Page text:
1981's agreeably rambunctious Give The People What They Want sees the Kinks working to reclaim the commercial ground they had ceded to power-pop followers like Cheap Trick and Van Halen, and largely achieving the task. Ray's tongue is firmly in cheek on the title track, a kind of meta-commentary on the album's modest artistic ambitions, which doubtless sailed over the heads of the arena audiences for which it was contrived. "Destroyer" goes even one further, consciously recycling the riff from "All Day, And All Of The Night" and transforming it into both a massive commercial hit and a potent demonstration of self-loathing. All of this is good, toxic fun of the sort only the Kinks can deliver, but the best moment is still when Ray briefly shelves his poison pen on "Better Things," a gorgeous, plaintive song of weary encouragement that ranks with the greatest he has ever written.
Kinda Kinks (1965)
1965's bravura collection of rough-hewn garage and blues-based rock Kinda Kinks would constitute a spectacular achievement for just about any artist, and suffers only in comparison with this band's later bursts of astonishing inspiration. Taken on its own terms, this assemblage of spot-on covers and riveting originals (including Ray's timeless "Tired Of Waiting For You") sits agreeably alongside Beatles For Sale and Out Of Our Heads as a testament to a great band mastering the tools of its trade, before reinventing that trade entirely.
Everybody's In Show Biz (1972)
Frequently understood as a minor achievement and companion piece to the masterful Muswell Hillbilies, 1972's studio-/live-album hybrid Everybody's In Show Biz has aged extraordinarily well and stands as an invaluable document of a masterful band at its loosest and most offhand. Filled with wry meditations on life on the road with a special emphasis on snacks, this oddball but inarguably great collection of tunes recalls the mirthful anything-goes mayhem of Bob Dylan and the Band's Basement Tapes, three years before those 1967 sessions would be officially released to the public. "Here Comes Another Day" and "Sitting In My Hotel Room" are classic tales of travel-sick tedium while "Celluloid Heroes" casts Ray's lifelong love affair with cinema into bold relief, albeit with characteristic ambivalence. Antic live takes on Hillbillies tracks "Alcohol" and "Acute Schizophrenia Paranoid Blues" find the band in top form, pitched somewhere between a barrelhouse roots band and a Victorian vaudeville act. By turns cheerfully half-baked and sneakily poignant, Everybody's In Show Biz is filled with shaggy, funny, ribald music of the sort which would soon be in too short supply on subsequent Kinks records over the next several years.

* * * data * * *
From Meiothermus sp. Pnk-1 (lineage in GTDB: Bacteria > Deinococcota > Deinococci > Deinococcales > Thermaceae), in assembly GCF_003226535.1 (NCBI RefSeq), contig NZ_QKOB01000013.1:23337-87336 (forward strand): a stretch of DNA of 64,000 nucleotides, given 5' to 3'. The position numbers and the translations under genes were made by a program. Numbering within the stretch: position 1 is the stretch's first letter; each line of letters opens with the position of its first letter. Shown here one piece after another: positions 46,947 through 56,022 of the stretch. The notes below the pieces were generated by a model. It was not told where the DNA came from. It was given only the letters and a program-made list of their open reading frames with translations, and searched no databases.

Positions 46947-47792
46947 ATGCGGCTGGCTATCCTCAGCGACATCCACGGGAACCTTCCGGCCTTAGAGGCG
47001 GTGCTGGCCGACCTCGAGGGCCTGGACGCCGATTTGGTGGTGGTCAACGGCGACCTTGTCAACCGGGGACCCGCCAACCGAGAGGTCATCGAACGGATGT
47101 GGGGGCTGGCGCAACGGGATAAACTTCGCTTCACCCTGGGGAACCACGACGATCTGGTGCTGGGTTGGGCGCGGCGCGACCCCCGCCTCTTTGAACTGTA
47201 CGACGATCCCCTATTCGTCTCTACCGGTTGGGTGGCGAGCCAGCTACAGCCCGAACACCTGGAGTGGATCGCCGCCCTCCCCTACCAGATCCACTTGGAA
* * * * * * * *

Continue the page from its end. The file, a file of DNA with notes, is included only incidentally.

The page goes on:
The Kink Kontroversy (1965)
Featuring some of the greatest tunes in the formidable Davies catalogue, The Kink Kontroversy is a brittle, bitter-hearted British counterpart to the expansive comingling of folk and electric blues that was concurrently being rendered by Bob Dylan on Bringing It All Back Home and Highway 61 Revisited. Ray's growing impatience with Swinging London excesses is fully on display with the cheerfully bratty takedowns of "Dedicated Follower Of Fashion" and "Where Have All The Good Times Gone?," while the giddy barrelhouse bounce of "It's Too Late" suggests the New Orleans influence which will soon become a crucial part of the band's evolving sound. Still Kontroversy is often Dave's show, giving wide berth to arguably the era's best and most innovative guitarist on tracks like the definitive, menacing cover of Sleepy John Estes' "Milk Cow Blues" and the instant all-time classic "To The End Of The Day." Beginning with Kontroversy it would be the better part of a decade before the Kinks made a record that was anything less than utter genius.
Face To Face (1966)
Coming amidst the extraordinary outpouring of great British music in the year 1966, which included the Beatles' Revolver, the Who's A Quick One and the Stones' Aftermath, Ray and the Kinks more than held court with the extraordinary Face To Face, a non-stop blast of garage-pop gems replete with the Davies' typically acid social commentary. Opener "Party Line" is a brilliantly funny take on Ray's ever encroaching paranoia while the sardonic get-away-gone-wrong snarl of "Holiday In Waikiki" anticipates the Clash's "Safe European Home" by more than a decade. Elsewhere, the band's preoccupation with the perils of conspicuous consumption gets its first real airing on "A House In The Country" and "Most Exclusive Residence For Sale." Though less well-remembered than the work of their more celebrated contemporaries, Face To Face finds the Kinks writing and innovating at a pace equivalent to even the Lennon-McCartney juggernaut. And they were just getting started.
Lola Versus Powerman And The Moneyground, Part One (1970)